Looking back at President Obama’s remarks, I see that all of these elements were safely in place. So what makes one set of remarks transformational and another simply ordinary? The ingredient that distinguishes a truly healing conversation from run of the mill political babble is the precious drop of humanity that a leader (or an actor, for that matter) shares with his or her audience. It can occur as sorrow, grim determination, or shared outrage, but that edge of actual feeling—of vulnerability—is so powerful that it provides strength to those that listen.

President Obama followed the script in his remarks, but I was left with the feeling that he was playing the role of President rather than owning what was really in him. Undeniably, our presidents must be performers. It is part of the job. But the moment a performer tries to seem like a character he loses his audience. The old adage holds true that if you want to be interesting, you need to be interested. If you want to be seen as honest, you need to be truthful. If you want to be seen as powerful, you must be strong in the face of struggle.

The role of president is weighty, and it can squeeze the humanity out of you in favor of some generic caricature of a politician. After all, if you were writing the casting breakdown for “The President,” what would it look like? Probably a movie star—or Mitt Romney.

But reality paints a far more varied picture of what a great president might look like:

A man speaking from a wheelchair bringing a nation into battle after the “day that will live in infamy.”

A dashing war hero inspiring a “new generation of Americans” and declaring a “clear and present danger” of imminent nuclear attack 90 miles from the U.S. coast.

An ex-lawyer with a dour expression and a tall hat honoring the dead on a battlefield in Gettysburg.

An energetic man of mixed race with a Muslim name reciting the names of fallen children.

Our great presidents have shared little in terms of appearance, accent, or philosophy. Each man filled the role with unique gifts and talents. In the most recent performance, however, the lines rang hollow. There was more character than man.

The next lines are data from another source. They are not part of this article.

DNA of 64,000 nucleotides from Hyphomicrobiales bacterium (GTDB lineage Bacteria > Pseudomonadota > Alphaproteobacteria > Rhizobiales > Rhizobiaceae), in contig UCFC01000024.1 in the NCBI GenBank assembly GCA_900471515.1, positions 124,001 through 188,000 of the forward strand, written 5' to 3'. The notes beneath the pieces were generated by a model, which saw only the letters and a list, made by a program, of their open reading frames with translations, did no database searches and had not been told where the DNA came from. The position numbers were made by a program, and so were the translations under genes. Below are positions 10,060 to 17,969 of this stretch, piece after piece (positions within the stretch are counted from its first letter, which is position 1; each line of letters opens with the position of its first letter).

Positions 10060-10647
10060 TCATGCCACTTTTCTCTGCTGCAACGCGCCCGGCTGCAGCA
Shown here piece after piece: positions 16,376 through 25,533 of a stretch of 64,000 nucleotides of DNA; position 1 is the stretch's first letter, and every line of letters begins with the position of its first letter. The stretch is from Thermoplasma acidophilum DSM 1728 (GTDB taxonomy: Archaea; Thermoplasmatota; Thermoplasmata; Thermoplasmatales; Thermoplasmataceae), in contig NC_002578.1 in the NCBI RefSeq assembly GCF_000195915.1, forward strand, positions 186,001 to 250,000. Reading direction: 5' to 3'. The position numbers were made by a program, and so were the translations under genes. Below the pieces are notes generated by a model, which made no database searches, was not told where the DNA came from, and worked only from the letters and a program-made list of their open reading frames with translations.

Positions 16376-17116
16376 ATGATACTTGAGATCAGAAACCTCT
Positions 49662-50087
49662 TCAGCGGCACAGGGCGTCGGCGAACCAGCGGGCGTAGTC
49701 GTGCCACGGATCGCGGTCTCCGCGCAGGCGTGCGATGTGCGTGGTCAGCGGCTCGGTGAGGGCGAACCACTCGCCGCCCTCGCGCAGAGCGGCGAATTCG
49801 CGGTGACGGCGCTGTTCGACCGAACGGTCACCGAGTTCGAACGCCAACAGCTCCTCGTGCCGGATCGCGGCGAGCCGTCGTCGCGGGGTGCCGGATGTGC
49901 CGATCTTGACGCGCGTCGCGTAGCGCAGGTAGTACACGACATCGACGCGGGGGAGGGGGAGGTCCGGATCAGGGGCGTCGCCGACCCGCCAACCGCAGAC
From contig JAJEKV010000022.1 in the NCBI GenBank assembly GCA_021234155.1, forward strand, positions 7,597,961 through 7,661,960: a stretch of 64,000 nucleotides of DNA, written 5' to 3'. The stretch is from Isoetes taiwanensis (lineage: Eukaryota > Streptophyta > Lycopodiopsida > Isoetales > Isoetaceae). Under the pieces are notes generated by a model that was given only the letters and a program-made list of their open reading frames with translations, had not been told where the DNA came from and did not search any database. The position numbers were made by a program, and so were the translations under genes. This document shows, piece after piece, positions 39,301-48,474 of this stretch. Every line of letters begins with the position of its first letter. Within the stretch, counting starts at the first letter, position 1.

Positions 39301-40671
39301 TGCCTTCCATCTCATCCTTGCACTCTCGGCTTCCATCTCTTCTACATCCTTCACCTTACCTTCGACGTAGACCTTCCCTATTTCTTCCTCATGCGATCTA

I think back to watching Ronald Reagan on television the night of the Space Shuttle Challenger disaster. The country had been watching the live broadcast of the launch when the spacecraft exploded, killing the entire crew.

President Reagan called off the State of the Union speech and instead delivered a short, heartfelt message of sorrow for the loss of the astronauts, which included a schoolteacher, Christa McAuliffe. “Your loved ones were daring and brave,” Reagan said. “And they had that special grace, that special spirit that says, ‘Give me a challenge, and I’ll meet it with joy.’” The more he praised their courage and their zest for exploration, the greater I felt their loss. It hurt, and yet it healed.

Similarly, I was hoping for the sense of understanding that Barack Obama has conveyed when he has opened his heart. I wanted a leader who is a president, so he doesn’t worry about looking like one.

With an especially terrible week behind us, I want a leader who is strong enough to hold the fear of an entire nation in his hands and endure. What could be more presidential than that?

Son of the acting teacher Lee Strasberg, David Strasberg is the creative director of The Lee Strasberg Theatre & Film Institute, where he trains actors and professionals who wish to become more powerful leaders and public speakers.
Primary Editor: T.A. Frank. Secondary Editor: Kathryn Bowers.
*Photo courtesy of REUTERS/Brian Snyder.